Fusion and equilibrium are the principles on which the Chilean visual poet Sergio Pinto Briones has based his effervescent debut collection Barbaridades in Situ
Barbaridades in Situ
Sergio Pinto Briones
Reviewed by Georgina Jiménez
AS WITH THE logo of this online review, Latin America has always occupied an important position in the poetic genre employing typography.
Inevitably, sub-genres have evolved since Carlos Drummond de Andrade inspired the 1956 international exhibition of concrete poetry in São Paulo and sparked many esoteric debates about what is the difference between the “visual” and the “concrete”.
The distinction is subtle, balancing like the “T-Equilibrium” by Sergio Pinto Briones (above) on the degree to which typographic elements are either secondary to visual elements or are employed, typographically, to convey meaning – that is, to convey meaning in themselves as words or letters.
When words form a picture, do they then become images that you figure out using your visual senses and lose properties as textual vehicles of meaning? Pinto Briones’ experimental Barbaridades in Situ (Barbarities in Situ) demonstrates that the compromise position – that visual poetry is synonymous with concrete poetry – has a lot going for it, in large part because he employs words as an equal partner in support of the images while ensuring that they retain their power to inform as text. Equilibrium is very much at the heart of this short collection published in shades of blue, epitomised by the letter “T”, like a set of scales, and the similar statements made later in the book by “Año Zero”, an electrically-charged cross that provides co-ordinates for a point of departure.
Thus, in “Exodo” (Exodus), a short poem introduces a massive exodus of ants, with the words themselves scurrying into order and thereby introducing the passage of the insects in a descending line from the page. There is no metamorphosis here: words do one job, images another, but they work in such an effervescent and refreshing harmony that it is impossible not to be entertained.
A Chilean residing in Barcelona, Pinto Briones is both a poet and an artist who has slipped between media to vent his creative spleen. It is small wonder that he originally studied journalism: a craft that makes words labour, often against their will.
A playful poet, he toys mischievously and at times anarchically with ideas. “Velocidad de la luz” (Speed of light) appears as a blank page – the light has simply sped away; “Lluvia negra” (Black rain) is a symphony of notes that have left their scales and rain down upon the reader; and “Minuto de silencio” (Minute of silence) is a prolonged ellipsis which forces one to attend to every full point as it extends across the page.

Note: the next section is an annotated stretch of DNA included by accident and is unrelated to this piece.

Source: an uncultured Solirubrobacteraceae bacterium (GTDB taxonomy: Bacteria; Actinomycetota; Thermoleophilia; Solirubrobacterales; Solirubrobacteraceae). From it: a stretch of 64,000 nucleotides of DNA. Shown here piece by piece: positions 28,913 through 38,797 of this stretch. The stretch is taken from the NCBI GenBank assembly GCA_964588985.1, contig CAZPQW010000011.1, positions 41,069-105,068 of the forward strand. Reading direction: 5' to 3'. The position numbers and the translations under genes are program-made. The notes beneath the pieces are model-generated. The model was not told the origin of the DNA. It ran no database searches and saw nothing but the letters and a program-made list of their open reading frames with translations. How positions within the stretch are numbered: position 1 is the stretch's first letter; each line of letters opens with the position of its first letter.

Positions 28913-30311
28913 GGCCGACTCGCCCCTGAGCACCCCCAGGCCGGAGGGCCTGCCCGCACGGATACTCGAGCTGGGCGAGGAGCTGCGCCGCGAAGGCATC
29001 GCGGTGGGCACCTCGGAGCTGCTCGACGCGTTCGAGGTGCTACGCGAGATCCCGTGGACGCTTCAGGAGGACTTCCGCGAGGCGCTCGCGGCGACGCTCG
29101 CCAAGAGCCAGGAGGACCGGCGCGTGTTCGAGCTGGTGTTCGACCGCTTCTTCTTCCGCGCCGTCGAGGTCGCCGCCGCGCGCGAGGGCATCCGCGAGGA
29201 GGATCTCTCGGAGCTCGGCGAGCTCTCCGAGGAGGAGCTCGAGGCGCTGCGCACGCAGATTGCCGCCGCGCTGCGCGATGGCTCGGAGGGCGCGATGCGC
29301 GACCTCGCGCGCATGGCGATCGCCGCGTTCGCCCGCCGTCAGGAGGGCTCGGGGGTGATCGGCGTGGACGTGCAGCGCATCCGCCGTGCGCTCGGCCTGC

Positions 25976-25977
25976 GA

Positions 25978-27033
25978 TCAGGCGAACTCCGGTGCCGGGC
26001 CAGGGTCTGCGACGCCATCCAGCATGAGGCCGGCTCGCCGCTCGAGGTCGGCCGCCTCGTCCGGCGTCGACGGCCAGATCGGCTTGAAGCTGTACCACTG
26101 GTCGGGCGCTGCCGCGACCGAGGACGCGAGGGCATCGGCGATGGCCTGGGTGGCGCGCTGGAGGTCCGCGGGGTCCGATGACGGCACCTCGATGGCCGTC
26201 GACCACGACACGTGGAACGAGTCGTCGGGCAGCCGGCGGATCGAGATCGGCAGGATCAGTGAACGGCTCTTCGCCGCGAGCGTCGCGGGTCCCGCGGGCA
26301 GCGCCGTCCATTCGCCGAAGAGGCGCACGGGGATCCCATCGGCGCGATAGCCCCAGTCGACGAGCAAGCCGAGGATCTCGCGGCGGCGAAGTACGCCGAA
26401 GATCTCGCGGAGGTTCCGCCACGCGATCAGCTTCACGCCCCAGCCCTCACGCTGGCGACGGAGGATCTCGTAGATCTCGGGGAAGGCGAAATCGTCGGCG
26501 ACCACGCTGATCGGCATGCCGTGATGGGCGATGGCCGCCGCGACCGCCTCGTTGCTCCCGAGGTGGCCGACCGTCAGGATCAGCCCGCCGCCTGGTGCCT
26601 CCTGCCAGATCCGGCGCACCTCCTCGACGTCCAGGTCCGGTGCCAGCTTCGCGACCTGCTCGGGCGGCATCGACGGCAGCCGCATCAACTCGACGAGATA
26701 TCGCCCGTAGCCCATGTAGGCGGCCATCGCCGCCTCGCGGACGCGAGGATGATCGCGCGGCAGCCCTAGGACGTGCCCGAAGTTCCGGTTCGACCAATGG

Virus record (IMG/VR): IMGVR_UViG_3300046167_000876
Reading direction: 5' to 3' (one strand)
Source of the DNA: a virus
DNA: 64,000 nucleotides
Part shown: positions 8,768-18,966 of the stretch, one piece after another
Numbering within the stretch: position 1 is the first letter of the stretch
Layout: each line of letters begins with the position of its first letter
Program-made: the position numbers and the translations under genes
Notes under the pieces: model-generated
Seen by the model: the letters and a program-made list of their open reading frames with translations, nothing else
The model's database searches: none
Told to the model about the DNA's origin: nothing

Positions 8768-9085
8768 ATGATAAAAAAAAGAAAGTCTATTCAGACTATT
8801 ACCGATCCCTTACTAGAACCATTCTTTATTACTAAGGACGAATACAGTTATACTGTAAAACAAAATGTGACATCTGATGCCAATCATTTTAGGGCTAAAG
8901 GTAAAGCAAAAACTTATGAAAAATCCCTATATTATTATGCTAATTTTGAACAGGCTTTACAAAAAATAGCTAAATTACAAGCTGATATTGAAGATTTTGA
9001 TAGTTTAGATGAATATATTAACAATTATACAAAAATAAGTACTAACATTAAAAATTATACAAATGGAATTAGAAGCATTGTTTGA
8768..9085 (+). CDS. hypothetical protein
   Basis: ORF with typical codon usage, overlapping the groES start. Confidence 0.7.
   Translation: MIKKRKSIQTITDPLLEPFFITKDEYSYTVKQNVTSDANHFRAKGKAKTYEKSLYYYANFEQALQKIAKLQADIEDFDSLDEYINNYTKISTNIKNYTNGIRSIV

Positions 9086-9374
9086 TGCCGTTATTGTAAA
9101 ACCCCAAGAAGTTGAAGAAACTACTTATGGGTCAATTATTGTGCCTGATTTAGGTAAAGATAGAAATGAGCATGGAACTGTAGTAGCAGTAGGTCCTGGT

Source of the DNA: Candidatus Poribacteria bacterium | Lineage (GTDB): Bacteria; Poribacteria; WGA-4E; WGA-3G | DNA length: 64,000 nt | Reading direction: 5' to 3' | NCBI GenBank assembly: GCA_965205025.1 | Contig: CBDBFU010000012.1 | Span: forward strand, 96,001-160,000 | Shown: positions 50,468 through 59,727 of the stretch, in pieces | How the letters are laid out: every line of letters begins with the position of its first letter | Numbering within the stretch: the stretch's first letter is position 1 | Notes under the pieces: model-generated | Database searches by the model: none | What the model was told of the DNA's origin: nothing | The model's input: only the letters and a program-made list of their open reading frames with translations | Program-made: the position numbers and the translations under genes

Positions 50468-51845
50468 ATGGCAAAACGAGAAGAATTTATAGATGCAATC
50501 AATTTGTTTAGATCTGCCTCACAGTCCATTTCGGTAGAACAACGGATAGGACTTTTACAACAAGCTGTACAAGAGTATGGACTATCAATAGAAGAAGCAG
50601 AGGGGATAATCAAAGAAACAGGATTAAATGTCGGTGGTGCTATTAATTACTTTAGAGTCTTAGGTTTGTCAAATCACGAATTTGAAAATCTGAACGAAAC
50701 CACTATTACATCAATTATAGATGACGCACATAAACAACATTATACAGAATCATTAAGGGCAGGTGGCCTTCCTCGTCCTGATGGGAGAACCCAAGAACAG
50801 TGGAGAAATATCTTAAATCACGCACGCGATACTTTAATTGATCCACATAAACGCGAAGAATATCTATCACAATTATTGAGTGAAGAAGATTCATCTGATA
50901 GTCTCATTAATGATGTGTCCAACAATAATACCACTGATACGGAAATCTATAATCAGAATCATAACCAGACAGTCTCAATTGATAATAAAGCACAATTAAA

It is perhaps in “Vida” (Life) – a woman’s genitalia spelt out with the letters V, I, D, A – and “Violencia” – the word OMBRE in bold capitals, lacking the “H” that makes him human – in which Pinto Briones demonstrates the real skill of the visual poet, urging us to take in the typographic and the graphic simultaneously. The two modes of expression merge seamlessly to become a single nucleus of communication, provoking a new way of looking and thinking about old themes.
While several of the works remain more abstract – blunt shapes are employed without text in “Incesto” chapters i and ii, for example – they are nonetheless intriguing, and complement the very original direction taken by this artist.
If the idea of using letter arrangements to enhance meaning is an ancient as the Greeks, it has been given a contemporary stimulus by Latin Americans both at home and abroad. One of the Brazilian pioneers, Augusto de Campos, has assembled a lively collection of work on the web, for example.
Pinto Briones reveals the influence of this inheritance in his talent for fusion – forging words and images into what might be called a mestizo medium, albeit not in bronze but in blue – that will undoubtedly become a hallmark of his subsequent creative work.